Hall: The number of “friendly negotiated” M&A transactions that were voted against by ISS has been increasing steadily, but the concern goes beyond ISS; as soon as a deal is announced, third-parties are prepared to criticize the terms faster than ever before. What companies sometimes don’t appreciate is that an ISS or Glass Lewis client might call or email feedback on a deal and that will be grounds for the proxy advisors to take a deeper look. Even if the boards of two companies like a deal and recommend it, activists can halt a deal in its tracks or “bumpitrage” experts can force a higher price to be paid.

If boards have been engaging shareholders they should have a good sense of what issues they might be vulnerable on and what they will need to prove to shareholders to get the deal done. One of the biggest questions shareholders who have bought into the company’s long-term strategy want to know is why now? Be prepared to explain the downside risks and liquidity challenges of remaining independent. Lock-up agreements can help set the tone right out of the gate as can a structured reach out to the top 20-30 shareholders a soon as the deal is announced.
When you consider the time, money, and effort that goes into just getting to the announcement of a transaction, it makes sense to understand, consider, and prepare for the governance and shareholder risks that may come after the announcement.


Skroupa: Every proxy fight I see the activist calls out the board for failing governance practices. Are poor governance practices the thin edge of the wedge for activism?

Hall: Governance concerns act as a springboard for activists and are symbolic of a board who is or is not aligned with shareholders. In proxy contests, governance shortcomings become governance failures and their amplification may make or break a campaign. Especially when governance concerns relate to compensation schemes that reward management that does not deliver shareholder value.

One of the ironies we see is that for all of the underperformance issues, governance concerns can be the easiest to correct yet boards are often reluctant to do so, possibly seeing correction as an admission they have made an error. It is far easier to alter the board dynamic that to fix a structural of strategic matter.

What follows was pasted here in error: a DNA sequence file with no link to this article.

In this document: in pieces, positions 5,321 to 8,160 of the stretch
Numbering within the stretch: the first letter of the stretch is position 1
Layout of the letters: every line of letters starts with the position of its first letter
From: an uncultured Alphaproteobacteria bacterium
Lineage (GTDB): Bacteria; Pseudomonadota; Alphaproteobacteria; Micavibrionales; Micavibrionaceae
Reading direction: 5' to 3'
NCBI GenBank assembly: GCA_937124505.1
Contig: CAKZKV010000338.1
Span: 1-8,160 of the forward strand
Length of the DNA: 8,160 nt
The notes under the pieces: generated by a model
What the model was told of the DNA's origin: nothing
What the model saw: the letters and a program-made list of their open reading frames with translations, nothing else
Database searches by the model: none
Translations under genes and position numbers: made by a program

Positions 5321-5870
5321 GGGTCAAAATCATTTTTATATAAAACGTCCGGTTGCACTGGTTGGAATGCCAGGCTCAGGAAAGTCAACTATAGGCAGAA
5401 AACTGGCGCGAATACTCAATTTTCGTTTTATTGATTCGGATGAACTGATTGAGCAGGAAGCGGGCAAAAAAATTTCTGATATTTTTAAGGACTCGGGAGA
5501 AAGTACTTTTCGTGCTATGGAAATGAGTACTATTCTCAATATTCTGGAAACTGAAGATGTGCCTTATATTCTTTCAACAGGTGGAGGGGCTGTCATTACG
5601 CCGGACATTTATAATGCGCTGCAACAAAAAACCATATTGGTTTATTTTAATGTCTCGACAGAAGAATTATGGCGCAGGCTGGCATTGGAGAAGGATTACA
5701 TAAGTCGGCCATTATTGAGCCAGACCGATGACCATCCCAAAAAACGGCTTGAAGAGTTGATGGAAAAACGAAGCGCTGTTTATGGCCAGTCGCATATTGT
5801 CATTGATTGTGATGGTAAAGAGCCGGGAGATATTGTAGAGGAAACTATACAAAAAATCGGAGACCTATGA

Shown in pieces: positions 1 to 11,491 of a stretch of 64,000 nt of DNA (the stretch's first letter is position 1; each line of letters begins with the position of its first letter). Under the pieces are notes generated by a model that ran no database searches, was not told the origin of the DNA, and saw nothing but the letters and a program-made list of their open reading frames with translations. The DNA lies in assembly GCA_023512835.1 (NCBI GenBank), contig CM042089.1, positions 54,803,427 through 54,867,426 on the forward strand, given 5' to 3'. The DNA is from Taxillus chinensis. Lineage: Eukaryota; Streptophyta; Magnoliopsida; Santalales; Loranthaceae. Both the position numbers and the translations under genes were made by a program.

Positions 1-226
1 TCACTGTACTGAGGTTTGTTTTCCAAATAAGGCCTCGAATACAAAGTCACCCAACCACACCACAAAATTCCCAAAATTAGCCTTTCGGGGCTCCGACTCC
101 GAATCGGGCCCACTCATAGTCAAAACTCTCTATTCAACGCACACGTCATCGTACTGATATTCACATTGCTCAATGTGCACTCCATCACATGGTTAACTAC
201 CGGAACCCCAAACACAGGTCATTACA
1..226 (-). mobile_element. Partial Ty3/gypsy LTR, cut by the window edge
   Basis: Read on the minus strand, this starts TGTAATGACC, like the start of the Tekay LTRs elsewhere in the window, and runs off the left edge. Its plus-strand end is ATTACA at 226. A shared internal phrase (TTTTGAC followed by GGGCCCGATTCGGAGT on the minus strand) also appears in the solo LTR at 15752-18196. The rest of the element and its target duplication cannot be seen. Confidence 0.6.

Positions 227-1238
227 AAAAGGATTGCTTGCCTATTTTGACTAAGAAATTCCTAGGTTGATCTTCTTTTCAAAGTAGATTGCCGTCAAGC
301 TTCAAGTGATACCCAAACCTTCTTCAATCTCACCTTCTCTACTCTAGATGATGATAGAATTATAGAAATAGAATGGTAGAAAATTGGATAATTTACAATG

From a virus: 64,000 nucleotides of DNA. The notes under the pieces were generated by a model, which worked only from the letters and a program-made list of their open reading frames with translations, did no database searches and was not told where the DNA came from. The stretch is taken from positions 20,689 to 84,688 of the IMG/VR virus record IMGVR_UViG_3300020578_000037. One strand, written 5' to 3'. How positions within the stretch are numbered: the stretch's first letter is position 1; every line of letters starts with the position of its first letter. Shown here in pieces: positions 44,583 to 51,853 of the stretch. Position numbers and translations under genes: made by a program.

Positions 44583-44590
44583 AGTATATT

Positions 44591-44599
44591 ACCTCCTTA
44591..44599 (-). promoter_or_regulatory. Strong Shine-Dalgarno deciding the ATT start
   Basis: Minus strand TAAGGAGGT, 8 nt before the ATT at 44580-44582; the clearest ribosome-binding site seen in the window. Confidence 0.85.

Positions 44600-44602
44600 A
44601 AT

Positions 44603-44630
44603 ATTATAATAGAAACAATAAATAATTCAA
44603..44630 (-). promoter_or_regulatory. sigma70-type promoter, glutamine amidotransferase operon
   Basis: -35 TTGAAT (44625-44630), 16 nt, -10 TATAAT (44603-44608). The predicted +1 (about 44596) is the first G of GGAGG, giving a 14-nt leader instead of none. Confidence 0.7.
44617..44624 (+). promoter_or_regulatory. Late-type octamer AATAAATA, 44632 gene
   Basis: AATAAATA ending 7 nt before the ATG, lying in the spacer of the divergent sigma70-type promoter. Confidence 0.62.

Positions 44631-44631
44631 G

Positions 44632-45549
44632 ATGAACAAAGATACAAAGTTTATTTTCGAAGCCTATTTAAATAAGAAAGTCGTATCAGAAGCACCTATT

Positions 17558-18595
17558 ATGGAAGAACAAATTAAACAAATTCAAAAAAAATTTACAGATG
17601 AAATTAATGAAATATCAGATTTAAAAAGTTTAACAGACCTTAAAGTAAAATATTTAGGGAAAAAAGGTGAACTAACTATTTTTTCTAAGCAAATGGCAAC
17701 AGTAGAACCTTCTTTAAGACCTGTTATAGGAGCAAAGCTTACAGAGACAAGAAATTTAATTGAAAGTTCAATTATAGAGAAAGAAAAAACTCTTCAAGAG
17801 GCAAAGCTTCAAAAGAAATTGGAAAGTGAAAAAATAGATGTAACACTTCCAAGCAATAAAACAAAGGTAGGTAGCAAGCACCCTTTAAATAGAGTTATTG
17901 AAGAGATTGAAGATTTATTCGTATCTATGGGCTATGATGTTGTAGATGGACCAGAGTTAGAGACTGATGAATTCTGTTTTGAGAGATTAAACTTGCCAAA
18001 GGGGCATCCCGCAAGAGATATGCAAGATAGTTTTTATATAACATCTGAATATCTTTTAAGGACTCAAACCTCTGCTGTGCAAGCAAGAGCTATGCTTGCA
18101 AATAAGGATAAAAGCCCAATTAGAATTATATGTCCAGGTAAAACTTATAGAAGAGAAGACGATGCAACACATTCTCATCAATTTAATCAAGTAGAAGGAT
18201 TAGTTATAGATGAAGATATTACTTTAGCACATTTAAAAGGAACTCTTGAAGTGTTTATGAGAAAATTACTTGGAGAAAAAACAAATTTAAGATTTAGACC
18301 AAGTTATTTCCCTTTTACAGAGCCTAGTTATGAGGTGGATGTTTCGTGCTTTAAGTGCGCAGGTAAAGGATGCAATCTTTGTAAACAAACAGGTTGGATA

Poor shareholder returns, often the genesis of most proxy contests, are attributed to a failed strategy or execution of the strategy. But why did they fail?  Who was in charge and what were their interests? Activists will try to show boards were not aligned with shareholders, not acting in their best interests, and not focused on the things that matter most to them. Proxy fights aren’t just about a company’s performance, they are about who you trust to turn things around.

That’s why we always advise boards to be on top of governance concerns—review proxy advisors’ reports and concerns raised by these third parties, then do something about them.   Don’t wait until a vote is imminent to try to turn things around. Take action on governance concerns and, if you aren’t prepared to, make sure key shareholders understand why.  

Sometimes, the concerns raised by the proxy advisors are not straightforward. We help issuers understand the concerns of proxy advisors and investors and advise on how such concerns can be alleviated while respecting what the company is trying to do. Regular governance triage and remedy are necessary as last minute reaction to activists’ call on governance reform may be viewed as “too late” by proxy advisors.


Skroupa: What are the top governance issues you think boards should be focused on dealing with this year?

Hall: We predict that boards will continue to be focused on executive compensation issues as shareholder scrutiny on excessive compensation and pay for performance alignment will remain high. We also expect environmental and social issues to be at the top of mind for investors as evidenced by recent shareholder proposals—Glass Lewis, has already started to integrate environmental and social data into their reports and analyses. ISS also focuses on environmental and social issues in some of their specialized reports. Boards should be wary not only of environmental and social controversies related to their companies, but how these risks are managed and whether there is appropriate oversight. Much of Glass Lewis’ scoring is based on the gross risk of the industry. If you have tight control over these, you need your story out there.

Adoption or amendment of proxy access, transparency on government lobbying and political contributions, and diversity issues will also present challenges to boards in the coming years and require an understanding of the governance views of your largest shareholders to navigate effectively.